ScarletReport.com has the impact players, who has the most to prove, which players are in "building" mode and much more.
, N.Y. — Big East play gets underway for Rutgers
tomorrow at the Carrier Dome. After a disappointing last-place finish in the conference last season, the Scarlet Knights (2-1) look to get off on the right foot against Syracuse (3-1). The Orange have two straight wins against Rutgers, which has not won the rivalry game since Mike Teel was quarterback.
Who will make the biggest impact, who has the most to prove and who is the player to watch? Well, we've done our best to identify those things, and offer a few other fun tidbits.
1. WR Mohamed Sanu
— Can Sanu top his reception total for the fourth straight game? Probably not. But Syracuse may have to triple team him to slow down the best statistical start for a receiver under Greg Schiano.
2. QB Chas Dodd — Dodd took a step forward against Ohio and showed he could rebound from the beating he took against North Carolina. The passes were not perfect, but nearly every ball he threw was catchable and close to on the money.
3. OTs Andre Civil
and Kaleb Johnson — The tackle pair is guarunteed to have a deciding impact on this game. The only question is if that impact is positive or negative. Rutgers gave up an embarrassing nine sacks last time in the Carrier Dome and that was with NFL big men Anthony Davis
and Kevin Haslam
4. RB Jeremy Deering — He can get you in the run or receiving out of the backfield. Now Deering adds kick return to his versatile repertoire.
5. SS Duron Harmon — He did not cover well against Ohio, but Harmon still leads the team with three interceptions and 82 return yards.
Who has the most to prove?
1. RB Savon Huggins
— His first drive as the starter was simply ugly. Huggins is already Rutgers' top red-zone back, but needs to prove to the team he can bounce back from last week. If any freshman can recover quickly, it is Huggins because of his mental maturity.
2. WR Mark Harrison — Harrison cannot have another case of the drops against Syracuse. Last year's top receiver needs to prove to Dodd and company that he can be relied on.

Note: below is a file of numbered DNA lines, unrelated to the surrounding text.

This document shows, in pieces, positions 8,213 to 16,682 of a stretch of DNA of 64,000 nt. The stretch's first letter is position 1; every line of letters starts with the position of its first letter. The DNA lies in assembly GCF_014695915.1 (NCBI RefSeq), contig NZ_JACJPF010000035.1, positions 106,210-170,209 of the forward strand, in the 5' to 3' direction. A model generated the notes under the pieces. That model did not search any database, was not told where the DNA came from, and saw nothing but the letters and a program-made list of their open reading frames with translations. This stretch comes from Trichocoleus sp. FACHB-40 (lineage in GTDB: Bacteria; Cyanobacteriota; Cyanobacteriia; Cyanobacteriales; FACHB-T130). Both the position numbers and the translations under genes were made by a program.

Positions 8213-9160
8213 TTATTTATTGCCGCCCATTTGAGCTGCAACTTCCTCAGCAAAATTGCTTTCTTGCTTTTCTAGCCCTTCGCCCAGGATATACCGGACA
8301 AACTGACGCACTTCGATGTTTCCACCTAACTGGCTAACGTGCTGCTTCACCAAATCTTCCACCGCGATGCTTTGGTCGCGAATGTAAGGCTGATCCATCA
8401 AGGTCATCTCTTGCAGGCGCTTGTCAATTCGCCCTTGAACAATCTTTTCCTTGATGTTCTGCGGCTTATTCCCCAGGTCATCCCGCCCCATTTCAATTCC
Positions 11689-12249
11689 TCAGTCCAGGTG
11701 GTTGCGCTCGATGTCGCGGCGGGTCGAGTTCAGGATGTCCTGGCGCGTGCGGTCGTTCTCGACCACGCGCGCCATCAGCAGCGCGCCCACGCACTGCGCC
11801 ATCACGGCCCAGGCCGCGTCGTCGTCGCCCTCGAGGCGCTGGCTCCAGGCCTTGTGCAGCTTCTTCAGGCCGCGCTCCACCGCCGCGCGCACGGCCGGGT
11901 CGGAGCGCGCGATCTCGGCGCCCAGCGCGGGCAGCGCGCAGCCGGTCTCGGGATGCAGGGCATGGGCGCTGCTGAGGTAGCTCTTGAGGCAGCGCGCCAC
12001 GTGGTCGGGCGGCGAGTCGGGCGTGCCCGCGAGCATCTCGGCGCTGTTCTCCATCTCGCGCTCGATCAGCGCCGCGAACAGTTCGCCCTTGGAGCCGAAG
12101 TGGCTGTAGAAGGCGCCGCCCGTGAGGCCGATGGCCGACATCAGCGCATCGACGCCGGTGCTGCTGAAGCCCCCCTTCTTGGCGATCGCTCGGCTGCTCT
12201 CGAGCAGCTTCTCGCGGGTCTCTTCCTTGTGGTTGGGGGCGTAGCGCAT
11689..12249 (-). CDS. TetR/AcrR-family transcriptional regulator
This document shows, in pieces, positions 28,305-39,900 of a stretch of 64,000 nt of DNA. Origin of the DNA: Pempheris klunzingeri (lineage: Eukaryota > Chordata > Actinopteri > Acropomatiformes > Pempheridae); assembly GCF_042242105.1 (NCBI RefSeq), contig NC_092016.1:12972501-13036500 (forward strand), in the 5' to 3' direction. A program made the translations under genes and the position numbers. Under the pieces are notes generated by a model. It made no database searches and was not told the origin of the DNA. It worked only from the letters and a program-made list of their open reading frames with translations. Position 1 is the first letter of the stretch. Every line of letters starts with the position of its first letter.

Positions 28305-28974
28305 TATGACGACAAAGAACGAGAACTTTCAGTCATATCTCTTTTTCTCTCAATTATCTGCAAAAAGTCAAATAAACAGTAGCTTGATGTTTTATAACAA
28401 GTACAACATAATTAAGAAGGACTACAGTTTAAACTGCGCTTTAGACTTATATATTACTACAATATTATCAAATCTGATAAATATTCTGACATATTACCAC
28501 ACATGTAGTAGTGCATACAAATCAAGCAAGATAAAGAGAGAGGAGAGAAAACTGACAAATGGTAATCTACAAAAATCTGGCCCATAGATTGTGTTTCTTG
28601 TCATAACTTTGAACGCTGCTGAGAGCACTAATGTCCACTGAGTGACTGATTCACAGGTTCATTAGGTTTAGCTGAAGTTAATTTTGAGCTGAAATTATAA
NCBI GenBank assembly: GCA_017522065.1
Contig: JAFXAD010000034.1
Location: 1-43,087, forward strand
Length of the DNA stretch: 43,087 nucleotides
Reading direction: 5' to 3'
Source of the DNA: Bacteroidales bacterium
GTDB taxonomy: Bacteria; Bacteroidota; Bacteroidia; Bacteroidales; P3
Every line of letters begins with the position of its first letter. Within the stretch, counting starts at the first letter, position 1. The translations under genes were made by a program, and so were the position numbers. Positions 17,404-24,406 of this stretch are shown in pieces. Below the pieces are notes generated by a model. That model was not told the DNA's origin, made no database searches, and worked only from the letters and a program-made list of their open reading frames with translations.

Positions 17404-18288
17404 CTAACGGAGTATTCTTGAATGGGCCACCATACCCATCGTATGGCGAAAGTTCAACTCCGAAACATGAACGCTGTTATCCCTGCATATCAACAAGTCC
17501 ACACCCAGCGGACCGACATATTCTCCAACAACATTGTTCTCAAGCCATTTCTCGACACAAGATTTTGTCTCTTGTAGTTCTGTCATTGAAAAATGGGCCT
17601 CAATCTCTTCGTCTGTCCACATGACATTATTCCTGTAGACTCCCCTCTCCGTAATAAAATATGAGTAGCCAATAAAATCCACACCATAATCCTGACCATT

3. P Justin Doerner
— Kicking it out of bounds is the No. 1 no-no for someone in Doerner's position. Inside a dome, there is simply no excuse for the junior to not have a good game.
4. WR Brandon Coleman — Dodd targeted him multiple times and put him in a position to make plays against Ohio. Gary Nova also threw a catchable ball that fell through Coleman's hands. Dodd cannot spread the ball when his receivers do not make plays.
5. WR Miles Shuler — If he gets onto the field that is. Shuler's red-shirt is burned, so why not try him on a play or two to see what he can do in a live game. Shuler has to prove he can do it in practice first, but the youngest player on the team is also the fastest and can have an impact.
Looking to build
1. RB Jawan Jamison
— Officially a part of the rushing attack, Jamison looks to build on his career highs in rushing attempts (29) and yards from scrimmage (119).
2. TE Paul Carrezola — The tight end showed great hands in his first career touchdown reception. Greg Schiano hinted that tight ends could become a strength of the offense.
3. DE Ka'Lial Glaud — He embodied "the swarm" against the Bobcats and could have had his first career touchdown if he held the football tighter.
4. DE Marcus Thompson — As Thompson says, he finally found a home at defensive end and was disruptive off the bench in the first three games. With Marvin Booker out indefinitely, Thompson takes his place on the two-deep and is a bigger factor in the defensive line rotation.
5. RG Betim Bujari — The first start went off without a hitch. Now the sole starter, Bujari has to deal with the Carrier Dome.
Poised for a breakout
QB Chas Dodd — Nothing Sanu can do is really a "breakout" anymore, but look for his quarterback to mimic what he did against Connecticut
to open Big East play last season. If the line handles the Syracuse pass rush, Dodd is in position to pick apart a secondary surrendering 317 passing yards per game against FBS opponents.
Freshman worth watching
OLB Kevin Snyder — Silently increasing his special-teams and defensive work load, the athletic true freshman is sixth on the team in tackles.